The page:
Psychic Tears and the Science of Crying
In his third major book on evolutionary theory, The Expression of the Emotions in Man and Animals (1872), Charles Darwin declared that emotional tears are “purposeless.” Which is kind of short-sighted, right? Humans are the only species who produce tears as an emotional response to stimuli. Over the years, researchers have discovered that we actually have different types of tears — tears from crying over a break-up versus from crying while cutting an onion look very different under a microscope. And while there’s still a lot to be discovered about the physiological implications of why we cry, tears and their function are integral to our most fundamental human experiences.
The human body produces three types of tears: basal, reflexive, and psychic. All of these are secreted by the lacrimal gland, located just above the eye. The lacrimal system receives messages from both the autonomic nervous system and the frontal lobe of the brain, triggering the production of tears. Basal tears are constantly secreted, used to protect and lubricate the cornea. Reflex tears only occur when an irritant like dust or dirt (or chopping onions) causes a response to flush it out.
But psychic tears are the trickier ones. They’re the ones that are produced as a result of strong emotional responses such as stress, joy, anger, sadness, and of course, physical pain. It’s these tears that are produced with projections from the frontal lobe. Studies have shown that the same neuronal areas of the brain are activated when we see someone cry as when we cry ourselves, causing scientists to believe that humans have evolved to a point where crying automatically triggers empathy and compassion in other people.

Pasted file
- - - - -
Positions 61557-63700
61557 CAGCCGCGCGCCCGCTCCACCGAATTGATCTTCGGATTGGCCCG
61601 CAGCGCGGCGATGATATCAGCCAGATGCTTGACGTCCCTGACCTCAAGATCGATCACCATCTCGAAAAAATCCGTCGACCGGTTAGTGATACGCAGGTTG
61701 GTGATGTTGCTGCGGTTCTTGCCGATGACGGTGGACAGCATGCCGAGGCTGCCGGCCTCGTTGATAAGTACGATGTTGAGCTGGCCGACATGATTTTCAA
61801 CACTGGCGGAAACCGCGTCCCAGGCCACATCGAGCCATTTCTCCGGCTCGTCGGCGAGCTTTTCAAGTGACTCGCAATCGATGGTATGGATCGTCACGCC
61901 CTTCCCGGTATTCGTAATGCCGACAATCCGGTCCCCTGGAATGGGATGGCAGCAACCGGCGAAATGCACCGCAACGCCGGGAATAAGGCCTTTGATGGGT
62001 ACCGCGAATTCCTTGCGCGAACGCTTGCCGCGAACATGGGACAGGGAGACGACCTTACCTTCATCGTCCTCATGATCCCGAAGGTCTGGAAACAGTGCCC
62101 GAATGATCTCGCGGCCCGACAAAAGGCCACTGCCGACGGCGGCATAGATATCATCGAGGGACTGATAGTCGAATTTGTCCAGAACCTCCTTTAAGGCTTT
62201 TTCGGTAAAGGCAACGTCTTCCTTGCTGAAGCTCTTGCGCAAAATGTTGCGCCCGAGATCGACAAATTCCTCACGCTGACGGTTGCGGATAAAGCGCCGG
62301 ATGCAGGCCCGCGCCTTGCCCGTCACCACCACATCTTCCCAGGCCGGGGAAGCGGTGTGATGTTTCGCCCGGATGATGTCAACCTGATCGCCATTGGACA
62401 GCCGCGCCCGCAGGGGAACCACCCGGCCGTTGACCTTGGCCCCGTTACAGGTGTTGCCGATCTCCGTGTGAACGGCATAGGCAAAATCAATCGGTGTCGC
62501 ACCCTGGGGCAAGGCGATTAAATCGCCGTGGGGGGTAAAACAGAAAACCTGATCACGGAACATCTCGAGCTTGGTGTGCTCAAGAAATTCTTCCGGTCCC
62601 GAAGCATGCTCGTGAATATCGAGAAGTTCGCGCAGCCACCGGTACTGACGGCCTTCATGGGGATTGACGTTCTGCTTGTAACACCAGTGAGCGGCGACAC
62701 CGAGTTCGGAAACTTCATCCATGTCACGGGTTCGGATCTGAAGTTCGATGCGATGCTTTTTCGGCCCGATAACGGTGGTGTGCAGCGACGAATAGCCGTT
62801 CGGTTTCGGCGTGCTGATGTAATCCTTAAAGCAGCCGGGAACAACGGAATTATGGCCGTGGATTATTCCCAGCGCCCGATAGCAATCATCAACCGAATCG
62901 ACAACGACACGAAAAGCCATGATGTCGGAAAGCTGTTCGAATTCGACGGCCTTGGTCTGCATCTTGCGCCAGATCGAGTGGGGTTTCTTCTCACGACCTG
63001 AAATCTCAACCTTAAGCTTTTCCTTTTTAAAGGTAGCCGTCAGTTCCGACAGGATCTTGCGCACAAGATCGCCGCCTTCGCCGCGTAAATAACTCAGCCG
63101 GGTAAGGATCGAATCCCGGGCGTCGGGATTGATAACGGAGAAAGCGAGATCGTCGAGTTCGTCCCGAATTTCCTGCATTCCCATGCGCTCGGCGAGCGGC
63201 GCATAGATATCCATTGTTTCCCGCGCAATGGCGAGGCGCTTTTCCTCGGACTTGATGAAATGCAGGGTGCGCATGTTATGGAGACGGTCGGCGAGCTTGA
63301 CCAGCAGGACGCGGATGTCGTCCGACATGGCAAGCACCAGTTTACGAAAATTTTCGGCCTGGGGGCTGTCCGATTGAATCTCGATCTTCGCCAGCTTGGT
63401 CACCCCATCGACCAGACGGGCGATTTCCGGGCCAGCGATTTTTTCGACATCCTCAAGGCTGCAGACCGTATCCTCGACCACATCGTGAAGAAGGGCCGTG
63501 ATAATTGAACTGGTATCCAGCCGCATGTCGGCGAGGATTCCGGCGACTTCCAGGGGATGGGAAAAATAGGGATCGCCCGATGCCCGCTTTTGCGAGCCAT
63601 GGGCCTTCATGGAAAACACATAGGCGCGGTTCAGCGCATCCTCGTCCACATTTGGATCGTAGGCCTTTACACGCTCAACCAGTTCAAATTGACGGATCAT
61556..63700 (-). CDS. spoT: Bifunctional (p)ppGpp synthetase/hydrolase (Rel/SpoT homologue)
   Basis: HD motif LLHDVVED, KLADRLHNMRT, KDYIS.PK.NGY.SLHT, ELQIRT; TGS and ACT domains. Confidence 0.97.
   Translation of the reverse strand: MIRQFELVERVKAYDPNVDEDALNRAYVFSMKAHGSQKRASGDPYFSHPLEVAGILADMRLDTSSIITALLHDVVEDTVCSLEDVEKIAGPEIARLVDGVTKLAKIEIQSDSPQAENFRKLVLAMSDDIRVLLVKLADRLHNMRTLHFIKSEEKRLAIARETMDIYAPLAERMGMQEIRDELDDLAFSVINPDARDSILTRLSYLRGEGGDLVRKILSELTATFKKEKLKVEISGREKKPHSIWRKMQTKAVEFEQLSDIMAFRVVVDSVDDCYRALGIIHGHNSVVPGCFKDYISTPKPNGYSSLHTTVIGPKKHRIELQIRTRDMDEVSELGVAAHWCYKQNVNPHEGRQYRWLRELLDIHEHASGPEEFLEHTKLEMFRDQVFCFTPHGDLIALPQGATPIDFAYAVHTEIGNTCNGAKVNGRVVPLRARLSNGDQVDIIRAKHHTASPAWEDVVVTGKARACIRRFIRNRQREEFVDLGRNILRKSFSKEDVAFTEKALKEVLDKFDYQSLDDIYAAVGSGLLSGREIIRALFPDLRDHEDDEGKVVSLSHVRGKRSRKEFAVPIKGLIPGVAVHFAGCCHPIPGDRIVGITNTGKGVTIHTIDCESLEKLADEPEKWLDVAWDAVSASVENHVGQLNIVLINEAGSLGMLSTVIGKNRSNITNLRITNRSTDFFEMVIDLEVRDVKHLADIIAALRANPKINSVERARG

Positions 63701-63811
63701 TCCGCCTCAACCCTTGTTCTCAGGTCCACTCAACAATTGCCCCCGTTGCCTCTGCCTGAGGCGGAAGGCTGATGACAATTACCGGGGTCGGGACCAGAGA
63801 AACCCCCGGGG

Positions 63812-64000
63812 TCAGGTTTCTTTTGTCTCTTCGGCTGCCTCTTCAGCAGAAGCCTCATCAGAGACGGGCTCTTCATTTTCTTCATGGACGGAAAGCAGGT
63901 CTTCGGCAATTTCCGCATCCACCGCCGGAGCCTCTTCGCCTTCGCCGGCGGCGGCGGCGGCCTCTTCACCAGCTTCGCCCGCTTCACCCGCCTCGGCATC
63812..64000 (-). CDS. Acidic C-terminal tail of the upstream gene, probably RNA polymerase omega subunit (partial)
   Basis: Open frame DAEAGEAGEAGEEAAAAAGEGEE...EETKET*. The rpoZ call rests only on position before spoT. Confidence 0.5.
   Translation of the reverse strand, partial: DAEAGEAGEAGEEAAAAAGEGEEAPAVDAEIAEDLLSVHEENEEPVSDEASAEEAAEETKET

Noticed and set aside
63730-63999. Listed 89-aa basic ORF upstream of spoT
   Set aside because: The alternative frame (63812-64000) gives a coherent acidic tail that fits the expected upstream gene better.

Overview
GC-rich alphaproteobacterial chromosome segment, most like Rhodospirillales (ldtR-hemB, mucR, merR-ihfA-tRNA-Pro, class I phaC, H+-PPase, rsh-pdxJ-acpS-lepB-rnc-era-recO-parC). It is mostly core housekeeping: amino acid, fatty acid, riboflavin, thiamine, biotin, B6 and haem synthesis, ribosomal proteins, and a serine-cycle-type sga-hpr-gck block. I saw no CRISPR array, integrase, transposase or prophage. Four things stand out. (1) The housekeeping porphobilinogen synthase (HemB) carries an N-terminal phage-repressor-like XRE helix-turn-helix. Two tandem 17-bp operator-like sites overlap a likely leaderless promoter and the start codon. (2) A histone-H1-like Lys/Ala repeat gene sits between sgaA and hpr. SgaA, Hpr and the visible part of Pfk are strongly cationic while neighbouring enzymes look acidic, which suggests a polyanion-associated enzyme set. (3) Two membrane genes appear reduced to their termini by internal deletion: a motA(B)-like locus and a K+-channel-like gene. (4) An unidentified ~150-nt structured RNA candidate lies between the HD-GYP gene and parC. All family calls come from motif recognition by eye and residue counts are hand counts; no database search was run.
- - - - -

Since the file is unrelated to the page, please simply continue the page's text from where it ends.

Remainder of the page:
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While all tears contain a mixture of lipids, metabolites, electrolytes, and enzymes, the actual composition of tears vary, depending on what caused them. Psychic tears contain additional proteins and hormones that are absent from other kinds of tears. Leucine enkephalin, a natural painkiller released when the body is under stress, is found in psychic tears, helping to regulate the body back to homeostasis. It’s also why people might feel better after crying.
However, because structures seen through a microscope crystalize differently, depending on the conditions and evaporation rate, even two psychic tears with the same chemical composition might look vastly different. This poses a problem for scientists and researchers, but Rose-Lynn Fisher, a photographer, uses it to her advantage. Her project, Topography of Tears, started in 2008 when she began collecting tears triggered by different stimuli on glass slides.
The results, magnified 10 times, look like aerial views of landscapes, shorelines, snowflakes, and are titled based on what she was feeling as she cried — “tears of change,” “tears of endings and beginnings,” and “tears of elation” as well as basal and reflexive tears. Unlike Darwin, Fisher believes that tears are integral to the human condition. “Tears are the medium of our most primal language in moments as unrelenting as death, as basic as hunger and as complex as a rite of passage,” she says. “It’s as though each one of our tears carries a microcosm of the collective human experience, like one drop of an ocean.”